Anxiety suppression

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Anxiety suppression (also known as anxiolysis or minimal sedation)[1] is a partial to complete suppression of a person’s ability to feel anxiety, general unease, and negative feelings of both psychological and physiological tension.[2] The experience of this effect may decrease anxiety-related behaviours such as restlessness, muscular tension,[3] rumination, and panic attacks. This typically results in feelings of extreme calmness and relaxation.

Anxiety suppression is often accompanied by other coinciding effects such as disinhibition and sedation. It is most commonly induced under the influence of moderate dosages of anxiolytic compounds which primarily include GABAergic depressants,[4][5] such as benzodiazepines,[6] alcohol,[7] GHB,[8] and gabapentinoids[9]. However, it can also occur to a lesser extent under the influence of a large variety of other pharmacological classes which include but are not limited to opioids, dissociatives,[10] and SSRIs[11].

Psychoactive substances

Compounds within our psychoactive substance index which may cause this effect include:


Experience reports

Anecdotal reports which describe this effect within our experience index include:

See also

External links

References

  1. National Cancer Institute. (2016). NCI dictionary of cancer terms. https://www.cancer.gov/publications/dictionaries/cancer-terms/def/anxiolysis
  2. Gordon, Joshua A. (2002). "Anxiolytic drug targets: beyond the usual suspects". Journal of Clinical Investigation. 110 (7): 915–917. doi:10.1172/JCI0216846. ISSN 0021-9738.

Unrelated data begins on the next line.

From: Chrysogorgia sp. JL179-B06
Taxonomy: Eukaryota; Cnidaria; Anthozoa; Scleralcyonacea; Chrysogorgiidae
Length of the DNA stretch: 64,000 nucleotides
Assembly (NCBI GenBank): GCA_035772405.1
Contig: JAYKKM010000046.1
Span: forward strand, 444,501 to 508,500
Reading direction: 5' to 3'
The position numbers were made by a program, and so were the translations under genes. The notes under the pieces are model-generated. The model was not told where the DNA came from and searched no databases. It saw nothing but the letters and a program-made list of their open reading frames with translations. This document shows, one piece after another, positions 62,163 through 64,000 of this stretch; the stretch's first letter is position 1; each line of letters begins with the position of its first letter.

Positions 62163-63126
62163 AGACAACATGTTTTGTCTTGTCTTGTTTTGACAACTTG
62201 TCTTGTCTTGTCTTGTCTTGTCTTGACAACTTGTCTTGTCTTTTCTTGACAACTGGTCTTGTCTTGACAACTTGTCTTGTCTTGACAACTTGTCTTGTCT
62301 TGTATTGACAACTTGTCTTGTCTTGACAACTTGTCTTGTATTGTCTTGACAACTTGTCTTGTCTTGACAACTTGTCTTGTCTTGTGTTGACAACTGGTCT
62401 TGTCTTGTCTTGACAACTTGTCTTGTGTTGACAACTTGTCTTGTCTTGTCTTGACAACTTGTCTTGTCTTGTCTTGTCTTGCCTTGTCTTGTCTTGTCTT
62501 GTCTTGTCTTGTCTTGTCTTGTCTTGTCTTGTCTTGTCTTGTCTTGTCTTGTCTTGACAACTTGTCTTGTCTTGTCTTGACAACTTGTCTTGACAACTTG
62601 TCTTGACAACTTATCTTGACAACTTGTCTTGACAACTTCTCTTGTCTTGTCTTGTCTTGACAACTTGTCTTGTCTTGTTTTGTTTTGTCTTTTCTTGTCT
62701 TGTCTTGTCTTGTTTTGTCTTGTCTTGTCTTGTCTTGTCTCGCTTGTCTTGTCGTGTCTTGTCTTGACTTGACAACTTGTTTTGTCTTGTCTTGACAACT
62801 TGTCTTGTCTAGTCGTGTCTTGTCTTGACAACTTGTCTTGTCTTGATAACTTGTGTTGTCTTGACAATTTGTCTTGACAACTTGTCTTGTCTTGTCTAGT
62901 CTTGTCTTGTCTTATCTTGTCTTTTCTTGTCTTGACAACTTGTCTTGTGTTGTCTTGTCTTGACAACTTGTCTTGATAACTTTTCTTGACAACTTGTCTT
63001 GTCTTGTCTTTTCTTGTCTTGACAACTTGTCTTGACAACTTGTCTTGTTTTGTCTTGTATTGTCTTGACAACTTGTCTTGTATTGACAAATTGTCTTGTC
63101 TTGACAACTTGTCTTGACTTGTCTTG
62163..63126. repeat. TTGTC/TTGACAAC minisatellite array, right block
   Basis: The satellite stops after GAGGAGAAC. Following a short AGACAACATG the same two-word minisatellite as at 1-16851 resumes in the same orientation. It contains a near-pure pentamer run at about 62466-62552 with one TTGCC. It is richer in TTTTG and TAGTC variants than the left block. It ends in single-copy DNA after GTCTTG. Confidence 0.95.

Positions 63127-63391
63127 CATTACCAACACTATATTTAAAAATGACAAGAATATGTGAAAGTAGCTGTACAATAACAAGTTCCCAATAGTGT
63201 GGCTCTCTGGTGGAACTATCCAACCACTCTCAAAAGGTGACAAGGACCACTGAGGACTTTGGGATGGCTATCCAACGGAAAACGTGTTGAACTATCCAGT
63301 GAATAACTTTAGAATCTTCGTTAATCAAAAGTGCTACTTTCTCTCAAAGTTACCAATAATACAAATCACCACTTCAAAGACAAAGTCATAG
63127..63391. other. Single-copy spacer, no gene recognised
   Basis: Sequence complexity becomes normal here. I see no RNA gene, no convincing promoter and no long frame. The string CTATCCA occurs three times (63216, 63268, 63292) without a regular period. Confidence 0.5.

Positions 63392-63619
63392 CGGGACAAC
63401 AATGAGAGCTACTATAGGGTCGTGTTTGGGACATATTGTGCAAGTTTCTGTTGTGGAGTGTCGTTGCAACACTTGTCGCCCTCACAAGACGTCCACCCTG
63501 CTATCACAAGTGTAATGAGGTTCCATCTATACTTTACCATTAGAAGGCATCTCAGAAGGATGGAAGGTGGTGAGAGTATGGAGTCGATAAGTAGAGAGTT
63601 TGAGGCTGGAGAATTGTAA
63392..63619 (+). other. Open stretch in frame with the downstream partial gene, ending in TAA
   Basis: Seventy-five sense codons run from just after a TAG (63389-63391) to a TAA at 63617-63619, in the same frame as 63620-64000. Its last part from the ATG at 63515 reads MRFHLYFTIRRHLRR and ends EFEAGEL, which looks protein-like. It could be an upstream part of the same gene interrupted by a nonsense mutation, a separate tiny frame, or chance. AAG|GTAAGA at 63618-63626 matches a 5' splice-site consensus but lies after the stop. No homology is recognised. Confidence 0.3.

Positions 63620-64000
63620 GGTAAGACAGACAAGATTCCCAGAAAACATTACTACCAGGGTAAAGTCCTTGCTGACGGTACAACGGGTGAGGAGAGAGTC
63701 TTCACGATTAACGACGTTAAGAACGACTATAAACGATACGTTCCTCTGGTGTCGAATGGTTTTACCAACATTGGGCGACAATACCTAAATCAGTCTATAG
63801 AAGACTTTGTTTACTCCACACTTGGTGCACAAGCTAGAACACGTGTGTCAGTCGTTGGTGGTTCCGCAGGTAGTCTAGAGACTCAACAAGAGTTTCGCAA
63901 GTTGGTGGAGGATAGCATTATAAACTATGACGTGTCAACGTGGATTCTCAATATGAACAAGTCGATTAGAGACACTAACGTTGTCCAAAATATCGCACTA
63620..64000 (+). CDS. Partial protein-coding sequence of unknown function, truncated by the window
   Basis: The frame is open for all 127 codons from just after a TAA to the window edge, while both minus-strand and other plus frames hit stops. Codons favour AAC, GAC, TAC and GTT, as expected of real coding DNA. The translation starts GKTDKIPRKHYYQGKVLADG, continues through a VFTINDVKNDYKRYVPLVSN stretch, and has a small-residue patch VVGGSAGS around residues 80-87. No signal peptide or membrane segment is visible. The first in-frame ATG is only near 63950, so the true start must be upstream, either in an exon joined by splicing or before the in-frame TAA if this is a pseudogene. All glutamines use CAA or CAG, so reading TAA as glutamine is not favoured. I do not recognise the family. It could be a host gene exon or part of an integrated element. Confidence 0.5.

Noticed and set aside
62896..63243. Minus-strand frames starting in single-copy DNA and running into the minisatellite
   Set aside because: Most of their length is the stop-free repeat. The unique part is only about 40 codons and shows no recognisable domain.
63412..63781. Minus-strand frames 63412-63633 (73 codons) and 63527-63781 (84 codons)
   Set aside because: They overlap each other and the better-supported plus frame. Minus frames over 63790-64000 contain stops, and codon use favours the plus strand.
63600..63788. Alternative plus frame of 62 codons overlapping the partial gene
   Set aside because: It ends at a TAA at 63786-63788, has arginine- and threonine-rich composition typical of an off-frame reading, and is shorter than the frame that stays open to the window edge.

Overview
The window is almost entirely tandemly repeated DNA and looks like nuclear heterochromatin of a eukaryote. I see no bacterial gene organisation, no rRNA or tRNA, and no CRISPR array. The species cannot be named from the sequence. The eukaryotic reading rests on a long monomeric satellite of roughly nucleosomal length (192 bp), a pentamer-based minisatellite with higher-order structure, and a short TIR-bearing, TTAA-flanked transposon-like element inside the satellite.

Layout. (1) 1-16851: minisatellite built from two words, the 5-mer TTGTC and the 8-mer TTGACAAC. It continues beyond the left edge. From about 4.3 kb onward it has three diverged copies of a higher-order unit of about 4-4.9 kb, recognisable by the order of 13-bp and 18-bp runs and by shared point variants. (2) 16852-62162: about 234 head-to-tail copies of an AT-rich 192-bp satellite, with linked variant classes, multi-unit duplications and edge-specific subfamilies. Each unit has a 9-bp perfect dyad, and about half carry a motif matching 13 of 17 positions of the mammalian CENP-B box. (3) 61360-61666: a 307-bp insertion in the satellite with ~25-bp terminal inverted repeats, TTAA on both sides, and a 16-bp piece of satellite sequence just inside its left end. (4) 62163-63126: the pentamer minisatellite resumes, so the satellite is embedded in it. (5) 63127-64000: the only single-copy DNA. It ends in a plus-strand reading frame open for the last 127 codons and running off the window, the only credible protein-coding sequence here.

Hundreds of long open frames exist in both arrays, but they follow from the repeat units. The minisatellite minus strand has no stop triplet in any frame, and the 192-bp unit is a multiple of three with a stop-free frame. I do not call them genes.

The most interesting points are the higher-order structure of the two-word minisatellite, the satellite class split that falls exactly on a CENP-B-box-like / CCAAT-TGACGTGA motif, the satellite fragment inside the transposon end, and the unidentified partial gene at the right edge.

3. Tyrer, P. (1988). Prescribing psychotropic drugs in general practice. British medical journal (Clinical research ed.), 296(6622), 588. https://www.ncbi.nlm.nih.gov/pmc/articles/PMC2545227/
  4. Lydiard, R. B. (2003). The role of GABA in anxiety disorders. The Journal of clinical psychiatry, 64, 21-27. https://www.ncbi.nlm.nih.gov/pubmed/12662130
  5. Gauthier, Isabelle; Nuss, Philippe (2015). "Anxiety disorders and GABA neurotransmission: a disturbance of modulation". Neuropsychiatric Disease and Treatment: 165. doi:10.2147/NDT.S58841. ISSN 1178-2021. 
  6. Wood, Alastair J.J.; Shader, Richard I.; Greenblatt, David J. (1993). "Use of Benzodiazepines in Anxiety Disorders". New England Journal of Medicine. 328 (19): 1398–1405. doi:10.1056/NEJM199305133281907. ISSN 0028-4793. 
  7. Smith, J. P., & Randall, C. L. (2012). Anxiety and alcohol use disorders: comorbidity and treatment considerations. Alcohol research: current reviews. https://www.ncbi.nlm.nih.gov/pmc/articles/PMC3860396/
  8. Schmidt-Mutter, Catherine; Pain, Laure; Sandner, Guy; Gobaille, Serge; Maitre, Michel (1998). "The anxiolytic effect of γ-hydroxybutyrate in the elevated plus maze is reversed by the benzodiazepine receptor antagonist, flumazenil". European Journal of Pharmacology. 342 (1): 21–27. doi:10.1016/S0014-2999(97)01503-3. ISSN 0014-2999. 
  9. Pollack, Mark H.; Matthews, John; Scott, Erin L. (1998). "Gabapentin as a Potential Treatment for Anxiety Disorders". American Journal of Psychiatry. 155 (7): 992–993. doi:10.1176/ajp.155.7.992. ISSN 0002-953X. 
  10. Irwin, Scott A.; Iglewicz, Alana (2010). "Oral Ketamine for the Rapid Treatment of Depression and Anxiety in Patients Receiving Hospice Care". Journal of Palliative Medicine. 13 (7): 903–908. doi:10.1089/jpm.2010.9808. ISSN 1096-6218. 
  11. Evans, B. J., & Burrows, G. D. (Eds.). (1998). Hypnosis in Australia. 82-3. Australian Journal of Clinical and Experimental Hypnosis. http://hc.rediris.es/pub/bscw.cgi/d4501310/Evans-Hypnosis_Australia.pdf#page=96